The yard was empty; most of her rebels were downtown, the others spread out throughout the city handing out food and supplies.

A jeep sat in the parking lot, a trailer hitched to the back. It was an old thing, with plywood for sides; someone had used it to haul trash to the junkyard or move lumber before the war. Now it held three plain pine coffins.

Someone had found three bolts of cloth and draped one across each coffin. Red, blue, orange. The splash of color was brighter than the horizon.

Karai stood at the back of the trailer, staring down at the coffins.

"No," April said, a little shocked at how her voice carried across the parking lot. She walked down the steps and crossed the lot. "You don't get to be here."

As she came around the back of the trailer she saw that Karai held her arms out, bent at the elbow with her palms up. A purple cloth was folded neatly in her hands.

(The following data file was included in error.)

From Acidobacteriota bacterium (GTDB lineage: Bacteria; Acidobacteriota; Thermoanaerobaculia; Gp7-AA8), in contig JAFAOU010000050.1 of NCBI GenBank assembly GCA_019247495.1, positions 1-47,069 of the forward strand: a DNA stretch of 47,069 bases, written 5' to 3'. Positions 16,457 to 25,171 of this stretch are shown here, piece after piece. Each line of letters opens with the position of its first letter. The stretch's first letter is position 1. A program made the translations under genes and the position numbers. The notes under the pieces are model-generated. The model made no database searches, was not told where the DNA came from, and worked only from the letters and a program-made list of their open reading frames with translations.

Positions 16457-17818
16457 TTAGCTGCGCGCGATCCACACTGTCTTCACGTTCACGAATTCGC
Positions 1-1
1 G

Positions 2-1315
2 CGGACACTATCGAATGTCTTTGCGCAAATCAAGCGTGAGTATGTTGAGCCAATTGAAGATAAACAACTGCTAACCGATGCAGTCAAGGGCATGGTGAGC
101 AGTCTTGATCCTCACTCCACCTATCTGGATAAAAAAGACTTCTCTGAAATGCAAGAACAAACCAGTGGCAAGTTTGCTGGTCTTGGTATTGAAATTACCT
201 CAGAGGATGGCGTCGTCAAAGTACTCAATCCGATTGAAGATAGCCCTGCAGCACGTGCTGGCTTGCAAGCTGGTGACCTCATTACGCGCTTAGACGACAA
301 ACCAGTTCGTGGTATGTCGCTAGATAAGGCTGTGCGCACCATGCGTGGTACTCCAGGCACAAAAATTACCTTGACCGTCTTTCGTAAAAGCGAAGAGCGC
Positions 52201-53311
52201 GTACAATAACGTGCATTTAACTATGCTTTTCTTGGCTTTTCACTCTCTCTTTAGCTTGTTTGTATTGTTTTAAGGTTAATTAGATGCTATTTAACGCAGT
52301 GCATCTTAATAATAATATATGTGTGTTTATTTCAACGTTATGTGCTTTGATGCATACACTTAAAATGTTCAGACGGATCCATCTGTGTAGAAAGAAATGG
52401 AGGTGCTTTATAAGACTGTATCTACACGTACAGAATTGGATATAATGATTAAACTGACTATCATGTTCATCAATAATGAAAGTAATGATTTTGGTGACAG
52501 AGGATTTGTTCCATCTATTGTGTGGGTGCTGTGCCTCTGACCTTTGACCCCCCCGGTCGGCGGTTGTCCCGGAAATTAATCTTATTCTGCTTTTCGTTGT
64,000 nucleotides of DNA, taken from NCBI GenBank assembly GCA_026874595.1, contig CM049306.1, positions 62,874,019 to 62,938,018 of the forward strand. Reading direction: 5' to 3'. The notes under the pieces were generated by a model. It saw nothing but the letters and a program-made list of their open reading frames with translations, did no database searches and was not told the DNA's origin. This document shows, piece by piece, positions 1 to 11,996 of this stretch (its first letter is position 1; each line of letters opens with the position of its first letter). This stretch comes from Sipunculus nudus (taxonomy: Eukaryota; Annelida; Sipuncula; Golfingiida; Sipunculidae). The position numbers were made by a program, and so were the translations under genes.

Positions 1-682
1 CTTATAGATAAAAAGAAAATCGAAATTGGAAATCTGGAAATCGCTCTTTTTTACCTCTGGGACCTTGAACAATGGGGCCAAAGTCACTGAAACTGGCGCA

She stepped forward, laying the cloth down gently across the end of Leonardo's coffin and bowed low at the waist.

April reached for the cloth, not sure why, and Karai took her hand.

The examining room is cold and bright. White tiles and white walls gleam in the light, silver trays and medical equipment catch the light and reflect it back in short, bright glints. She steps forward cautiously; somehow she already knows to regret ever setting foot inside.

There is an examination table in the center of the room, beneath the lights and surrounded by equipment. A heart monitor, an electric saw, a tray full of syringes. A video camera on a tripod in set up nearby.

Something fierce clawed its way into April's chest and she dragged her hand out of Karai's grasp.